The thing about DJ Rusko is that he can talk A LOT. But that works for someone like me who loves finding out the back story to music anyway. I’m quite late in posting this interview but here goes nothing:
Has India lived up to your expectations? What impression of it did you have?
One thing I try and do when I go to a new place that I’ve never played before is try not to research at all. I know a lot of people Google where to go and what the crowd’s like but I spend most of my time playing shows in places I’ve been to before. So I already know the venue, the crowd, what they like. So it’s very rare these days that I get to go or play somewhere that I’ve never ever been to. So the best thing about it is the surprise. Even when I get to the venue, I’m not going to look at the crowd or anything. I just blind myself completely till it’s time to go on and then it’s the biggest surprise ever! When I’m writing new music, as I’m doing at the moment, I purposely try and not listen to other people’s music. Or you’ll end up making music like them. I try the same kind of blindfold there too.
You’ve been in reggae bands and played the saxophone and piano. How did dubstep happen?
Reggae is the middle path. When I was growing up, I played in rock and all kinds of bands. But I’ve always been a big fan of reggae and dub. So before I started making dubstep, I was playing the saxophone in reggae bands and producing reggae. The first dubstep tracks that people heard of mine and I put up were just dub-reggae tunes I was making. And people were like ‘huh, what is that?’
So was it much of a transition?
No! It wasn’t like I heard dubstep and decided to make it. There was no such thing then. People called the reggae that I was making ‘dubstep’.
Are there live elements in your performances?
No, my whole thing with the DJ set is that I try and play 100 songs in 100 minutes. My hands are a blur when I’m up there. I hate the DJ thing where they come on stage in sunglasses, press play, f*** around and look really cool.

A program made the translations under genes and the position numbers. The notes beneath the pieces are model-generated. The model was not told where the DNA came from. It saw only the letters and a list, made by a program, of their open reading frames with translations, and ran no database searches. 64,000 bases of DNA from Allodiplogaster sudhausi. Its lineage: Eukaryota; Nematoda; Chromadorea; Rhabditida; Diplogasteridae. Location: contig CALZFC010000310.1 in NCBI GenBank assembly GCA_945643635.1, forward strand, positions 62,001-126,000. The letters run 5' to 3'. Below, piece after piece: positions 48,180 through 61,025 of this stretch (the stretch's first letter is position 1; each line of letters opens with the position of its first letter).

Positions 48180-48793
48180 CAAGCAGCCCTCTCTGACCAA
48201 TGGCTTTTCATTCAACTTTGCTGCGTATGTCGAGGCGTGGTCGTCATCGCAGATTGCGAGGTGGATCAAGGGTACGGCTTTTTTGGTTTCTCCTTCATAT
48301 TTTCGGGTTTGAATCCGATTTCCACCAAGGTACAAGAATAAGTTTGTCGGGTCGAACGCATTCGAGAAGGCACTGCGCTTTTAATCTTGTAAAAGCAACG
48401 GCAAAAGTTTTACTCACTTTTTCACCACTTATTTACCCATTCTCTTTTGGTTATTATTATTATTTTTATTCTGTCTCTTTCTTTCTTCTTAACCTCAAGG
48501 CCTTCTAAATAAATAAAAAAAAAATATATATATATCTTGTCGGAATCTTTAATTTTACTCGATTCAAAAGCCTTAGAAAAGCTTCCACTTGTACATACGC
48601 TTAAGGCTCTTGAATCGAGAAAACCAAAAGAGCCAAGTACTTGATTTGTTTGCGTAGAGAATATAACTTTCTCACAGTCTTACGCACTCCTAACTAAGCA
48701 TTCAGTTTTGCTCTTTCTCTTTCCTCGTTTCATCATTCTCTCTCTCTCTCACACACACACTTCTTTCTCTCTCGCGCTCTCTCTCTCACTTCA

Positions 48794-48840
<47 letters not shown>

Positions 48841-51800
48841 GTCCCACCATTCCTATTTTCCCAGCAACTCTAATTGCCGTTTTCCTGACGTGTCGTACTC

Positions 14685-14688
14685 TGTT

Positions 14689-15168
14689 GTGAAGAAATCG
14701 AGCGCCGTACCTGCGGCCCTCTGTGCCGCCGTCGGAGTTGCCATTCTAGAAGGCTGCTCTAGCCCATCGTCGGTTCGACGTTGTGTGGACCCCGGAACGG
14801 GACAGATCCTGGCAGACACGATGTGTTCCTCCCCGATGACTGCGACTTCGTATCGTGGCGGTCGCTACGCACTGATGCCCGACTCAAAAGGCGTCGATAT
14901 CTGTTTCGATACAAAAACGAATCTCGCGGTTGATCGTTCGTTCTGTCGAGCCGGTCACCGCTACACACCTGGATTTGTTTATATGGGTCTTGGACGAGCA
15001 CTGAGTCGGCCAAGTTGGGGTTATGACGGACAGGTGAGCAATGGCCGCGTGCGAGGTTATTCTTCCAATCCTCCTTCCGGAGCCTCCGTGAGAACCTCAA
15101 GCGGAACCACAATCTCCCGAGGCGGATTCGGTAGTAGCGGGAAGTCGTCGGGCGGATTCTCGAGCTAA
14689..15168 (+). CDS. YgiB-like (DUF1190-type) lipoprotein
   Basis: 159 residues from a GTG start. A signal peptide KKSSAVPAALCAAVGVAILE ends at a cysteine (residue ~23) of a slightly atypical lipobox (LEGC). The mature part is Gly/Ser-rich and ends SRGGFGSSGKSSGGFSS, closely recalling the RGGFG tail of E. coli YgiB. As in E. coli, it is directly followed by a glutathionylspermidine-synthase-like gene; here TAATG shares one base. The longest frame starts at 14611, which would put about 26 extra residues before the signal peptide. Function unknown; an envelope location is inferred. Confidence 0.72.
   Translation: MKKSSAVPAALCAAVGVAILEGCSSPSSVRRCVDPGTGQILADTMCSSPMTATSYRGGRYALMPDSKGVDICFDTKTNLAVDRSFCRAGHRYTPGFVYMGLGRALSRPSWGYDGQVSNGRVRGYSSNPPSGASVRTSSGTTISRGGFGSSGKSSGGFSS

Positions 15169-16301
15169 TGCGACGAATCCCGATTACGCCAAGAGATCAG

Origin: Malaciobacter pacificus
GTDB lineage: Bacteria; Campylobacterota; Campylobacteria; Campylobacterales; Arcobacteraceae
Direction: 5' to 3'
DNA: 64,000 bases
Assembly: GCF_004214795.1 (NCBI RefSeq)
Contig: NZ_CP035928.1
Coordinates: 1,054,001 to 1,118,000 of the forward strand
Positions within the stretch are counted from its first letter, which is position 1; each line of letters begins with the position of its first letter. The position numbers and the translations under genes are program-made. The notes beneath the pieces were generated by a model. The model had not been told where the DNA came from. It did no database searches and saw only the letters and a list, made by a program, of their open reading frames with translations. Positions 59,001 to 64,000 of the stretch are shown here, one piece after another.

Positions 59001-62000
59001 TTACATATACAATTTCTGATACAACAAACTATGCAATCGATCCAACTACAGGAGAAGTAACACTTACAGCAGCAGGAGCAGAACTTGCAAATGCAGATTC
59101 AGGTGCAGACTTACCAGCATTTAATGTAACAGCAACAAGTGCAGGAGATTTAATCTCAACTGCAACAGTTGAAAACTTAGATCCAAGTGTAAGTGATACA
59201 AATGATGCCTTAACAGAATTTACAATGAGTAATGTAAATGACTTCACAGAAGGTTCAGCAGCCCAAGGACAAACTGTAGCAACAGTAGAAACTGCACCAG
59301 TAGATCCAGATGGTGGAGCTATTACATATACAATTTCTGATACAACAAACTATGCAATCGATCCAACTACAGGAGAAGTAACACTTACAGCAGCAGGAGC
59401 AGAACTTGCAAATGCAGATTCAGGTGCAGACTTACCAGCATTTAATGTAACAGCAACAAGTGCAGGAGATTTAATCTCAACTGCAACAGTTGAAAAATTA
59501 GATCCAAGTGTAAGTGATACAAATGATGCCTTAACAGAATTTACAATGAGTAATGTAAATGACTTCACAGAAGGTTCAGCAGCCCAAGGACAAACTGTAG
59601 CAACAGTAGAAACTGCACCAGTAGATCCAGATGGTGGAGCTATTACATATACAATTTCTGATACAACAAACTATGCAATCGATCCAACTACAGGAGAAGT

How does your brain work in coordination with your hands?
Part of it, surprisingly, is muscle memory. Sometimes, I’ll walk off the stage and have no memory of what I played. It’s like I’m hovering above stage and watching myself sometimes. It’s that automatic.
Describe the feeling behind the consol.
That’s why I try and do the blindfold thing. Because walking up to the consol for the first time, having no music playing and putting in the CD is the best feeling in the world. So if I have no idea what to expect, it makes it even better.
Off the consol, what are you like? Is music always playing in your head or around you?
I listen to very little EDM. I listen to jazz and classical and stuff. I’m on the road a lot but I try and do it in blocks. I’ll do two months of playing every single night and then two months with no gigs at all, just in the studio. I know a few people who play a few gigs, then go back to the studio and then some more shows. But I can’t really do that. I’m pretty much the same person both in the studio and at gigs. It’s hard when I’m not playing shows because I’m used to that energy. So I need to do things to match that energy. I skateboard a little in California, where it’s sunny so you can actually skateboard. But I need that adrenaline, the rush everyday.
And cooking offers that?
Cooking is more of a necessity because living in Los Angeles, there are two things that I cannot find – good English food and good Indian food. My favourites are tadka dal, chickpea…I don’t want to embarrass myself by pronouncing the names wrong and stuff. I got really frustrated and so I just learnt how to make it myself.
You shifted from UK to USA five years ago. What are the differences you’ve seen?
The crowd is much, much bigger. Dance-wise, both are pretty much the same. But in US, it’s much louder. People really scream and shout and let you know that they’re having a good time.
And what prompted you to make the move?
Dubstep was just beginning in American when I moved. It was popular in Europe but in America, all they really had was us UK guys, going over there and doing a two-week tour, play Chicago, New York, LA and then go back. Every month, one of us would do that. It was supply and demand but also a business move. I thought that if I moved there, I’m not just going to play those cities but also the tiny cities. So for two years, I was the only dubstep DJ touring America. I played the first year doing shows everywhere. I did the first dubstep shows in so many cities – Denver, Houston Texas. I just kind of got there first.
But are you really business-minded given that you give out all your music for free?